The raison d'etre of this website is to provide you with hard scientific information which may help you make informed decisions in your quest for health (so far I have blogged concise summaries of over 1,500 scientific studies and have had three books published).

My research is mainly focused on the effects of cholesterol, saturated fat and statin drugs on health. If you know anyone who is worried about their cholesterol levels and heart disease, or has been told to take statin drugs you could send them a link to this website, and to my statin or cholesterol or heart disease books.

David Evans

Independent Health Researcher

Monday, 31 January 2011

A possible relationship between statins and amyotrophic lateral sclerosis

This post includes a summary of a paper published in Drug Safety 2007;30(6):515-25

Study title and authors:
The Dark Side of Statins
Statins, neuromuscular degenerative disease and an amyotrophic lateral sclerosis-like syndrome: an analysis of individual case safety reports from vigibase.
Edwards IR, Star K, Kiuru A.
The WHO Foundation Collaborating Centre for International Drug Monitoring, the Uppsala Monitoring Centre (UMC), Uppsala, Sweden.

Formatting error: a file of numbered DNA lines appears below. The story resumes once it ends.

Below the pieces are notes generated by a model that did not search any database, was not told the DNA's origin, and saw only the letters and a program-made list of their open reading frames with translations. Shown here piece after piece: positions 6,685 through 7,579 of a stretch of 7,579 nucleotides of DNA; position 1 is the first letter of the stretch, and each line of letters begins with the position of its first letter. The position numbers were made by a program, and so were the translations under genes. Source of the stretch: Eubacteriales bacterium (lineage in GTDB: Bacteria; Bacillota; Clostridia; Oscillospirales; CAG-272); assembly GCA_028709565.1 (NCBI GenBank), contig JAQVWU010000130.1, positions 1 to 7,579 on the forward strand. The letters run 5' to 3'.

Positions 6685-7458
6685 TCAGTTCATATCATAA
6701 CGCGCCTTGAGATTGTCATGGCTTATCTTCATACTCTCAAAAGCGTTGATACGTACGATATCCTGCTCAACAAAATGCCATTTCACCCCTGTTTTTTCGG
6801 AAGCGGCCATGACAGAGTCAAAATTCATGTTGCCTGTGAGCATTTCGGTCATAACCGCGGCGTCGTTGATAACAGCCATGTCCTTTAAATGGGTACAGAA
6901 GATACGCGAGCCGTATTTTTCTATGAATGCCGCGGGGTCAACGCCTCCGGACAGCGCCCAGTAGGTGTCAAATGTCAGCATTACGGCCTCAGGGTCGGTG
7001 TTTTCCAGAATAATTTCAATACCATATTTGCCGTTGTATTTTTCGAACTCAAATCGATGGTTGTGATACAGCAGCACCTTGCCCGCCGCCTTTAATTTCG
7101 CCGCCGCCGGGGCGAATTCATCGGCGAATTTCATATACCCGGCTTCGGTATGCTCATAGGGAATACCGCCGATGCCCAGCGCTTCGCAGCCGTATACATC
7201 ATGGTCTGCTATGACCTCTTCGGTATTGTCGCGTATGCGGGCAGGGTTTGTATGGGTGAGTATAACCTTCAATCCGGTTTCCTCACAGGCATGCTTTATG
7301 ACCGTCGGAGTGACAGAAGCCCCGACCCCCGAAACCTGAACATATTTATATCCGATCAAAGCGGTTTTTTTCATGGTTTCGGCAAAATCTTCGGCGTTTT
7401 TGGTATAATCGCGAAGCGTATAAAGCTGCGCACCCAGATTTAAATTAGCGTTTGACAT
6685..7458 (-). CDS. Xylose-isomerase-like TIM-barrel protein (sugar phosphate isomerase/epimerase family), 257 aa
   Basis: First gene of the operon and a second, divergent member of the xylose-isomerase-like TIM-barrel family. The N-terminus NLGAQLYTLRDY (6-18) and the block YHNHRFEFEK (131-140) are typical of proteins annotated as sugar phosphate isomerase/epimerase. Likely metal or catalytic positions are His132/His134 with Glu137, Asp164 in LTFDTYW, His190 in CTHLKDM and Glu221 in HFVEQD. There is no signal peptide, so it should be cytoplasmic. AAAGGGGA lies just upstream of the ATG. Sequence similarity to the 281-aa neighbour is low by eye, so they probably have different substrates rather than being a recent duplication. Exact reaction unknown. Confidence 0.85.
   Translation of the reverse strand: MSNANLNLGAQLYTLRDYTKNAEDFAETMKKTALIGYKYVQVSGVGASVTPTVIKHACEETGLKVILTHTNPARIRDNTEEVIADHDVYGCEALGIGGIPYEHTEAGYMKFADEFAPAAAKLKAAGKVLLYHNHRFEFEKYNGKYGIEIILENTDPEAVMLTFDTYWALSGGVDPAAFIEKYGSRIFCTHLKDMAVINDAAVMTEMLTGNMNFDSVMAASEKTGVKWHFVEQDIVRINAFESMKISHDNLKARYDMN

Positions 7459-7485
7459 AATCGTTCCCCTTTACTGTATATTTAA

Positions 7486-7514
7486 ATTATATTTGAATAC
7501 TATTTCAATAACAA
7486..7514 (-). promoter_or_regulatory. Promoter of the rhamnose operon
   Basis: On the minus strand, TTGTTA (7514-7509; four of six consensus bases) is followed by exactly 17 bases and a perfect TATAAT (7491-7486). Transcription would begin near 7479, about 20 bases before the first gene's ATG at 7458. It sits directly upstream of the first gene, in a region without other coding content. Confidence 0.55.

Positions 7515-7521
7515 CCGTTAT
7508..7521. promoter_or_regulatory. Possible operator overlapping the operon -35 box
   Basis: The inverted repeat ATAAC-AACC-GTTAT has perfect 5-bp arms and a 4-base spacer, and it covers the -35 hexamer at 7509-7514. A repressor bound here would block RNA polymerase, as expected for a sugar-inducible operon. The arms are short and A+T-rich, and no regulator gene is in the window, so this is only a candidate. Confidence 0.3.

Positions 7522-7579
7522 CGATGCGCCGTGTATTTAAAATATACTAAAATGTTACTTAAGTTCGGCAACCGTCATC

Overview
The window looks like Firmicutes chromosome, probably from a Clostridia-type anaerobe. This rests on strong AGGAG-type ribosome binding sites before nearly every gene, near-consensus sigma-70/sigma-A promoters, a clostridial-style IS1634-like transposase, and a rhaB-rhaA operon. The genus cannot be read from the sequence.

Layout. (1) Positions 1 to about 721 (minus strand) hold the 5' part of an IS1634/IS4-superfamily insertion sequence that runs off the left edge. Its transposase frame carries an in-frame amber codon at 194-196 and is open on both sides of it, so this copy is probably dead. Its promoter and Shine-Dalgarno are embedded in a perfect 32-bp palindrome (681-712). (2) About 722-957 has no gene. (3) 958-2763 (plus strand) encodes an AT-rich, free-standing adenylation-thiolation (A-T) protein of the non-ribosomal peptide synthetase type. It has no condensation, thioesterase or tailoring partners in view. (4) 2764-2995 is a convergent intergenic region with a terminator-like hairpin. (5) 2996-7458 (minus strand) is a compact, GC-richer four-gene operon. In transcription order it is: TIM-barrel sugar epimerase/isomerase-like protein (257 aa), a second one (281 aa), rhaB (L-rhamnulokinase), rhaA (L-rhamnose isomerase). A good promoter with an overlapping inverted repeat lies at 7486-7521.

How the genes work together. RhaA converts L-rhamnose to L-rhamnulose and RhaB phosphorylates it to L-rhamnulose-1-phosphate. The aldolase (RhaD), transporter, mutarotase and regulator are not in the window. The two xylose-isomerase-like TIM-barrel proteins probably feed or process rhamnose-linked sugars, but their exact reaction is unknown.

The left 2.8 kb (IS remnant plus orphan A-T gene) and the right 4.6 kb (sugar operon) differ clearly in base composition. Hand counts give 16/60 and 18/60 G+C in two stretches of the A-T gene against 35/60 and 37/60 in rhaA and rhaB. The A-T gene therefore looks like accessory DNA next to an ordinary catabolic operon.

This paper can be accessed at:

The World Health Organisation Foundation Collaborating Centre for International Drug Monitoring has received many individual case safety reports associating statin use with the occurrence of muscle damage, including rhabdomyolysis, and also peripheral neuropathy.

This paper analysed the data from The World Health Organisation Foundation Collaborating Centre for International Drug Monitoring concerning reports of amyotrophic lateral sclerosis (ALS)-like syndrome and statin use. (Amyotrophic lateral sclerosis is a progressive neurodegenerative disease that affects nerve cells in the brain and the spinal cord and eventually leads to their death. When the motor neurons die, the ability of the brain to initiate and control muscle movement is lost. With voluntary muscle action progressively affected, patients in the later stages of the disease may become totally paralyzed).

Edwards reports:
(a) There is disproportionally high reporting of statin use and amyotrophic lateral sclerosis.
(b) The disproportionally high reporting of the connection between statins and amyotrophic lateral sclerosis is an important signal since amyotrophic lateral sclerosis is serious clinically and statins are so widely used

Edwards advocates that discontinuation of a statin should be considered in patients with serious neuromuscular disease such as the amyotrophic lateral sclerosis-like syndrome, given the poor prognosis and a possibility that progression of the disease may be halted or even reversed with discontinuation of statins.

More information on this subject: Books : Scientific Studies : Other Websites : Videos : Food Mall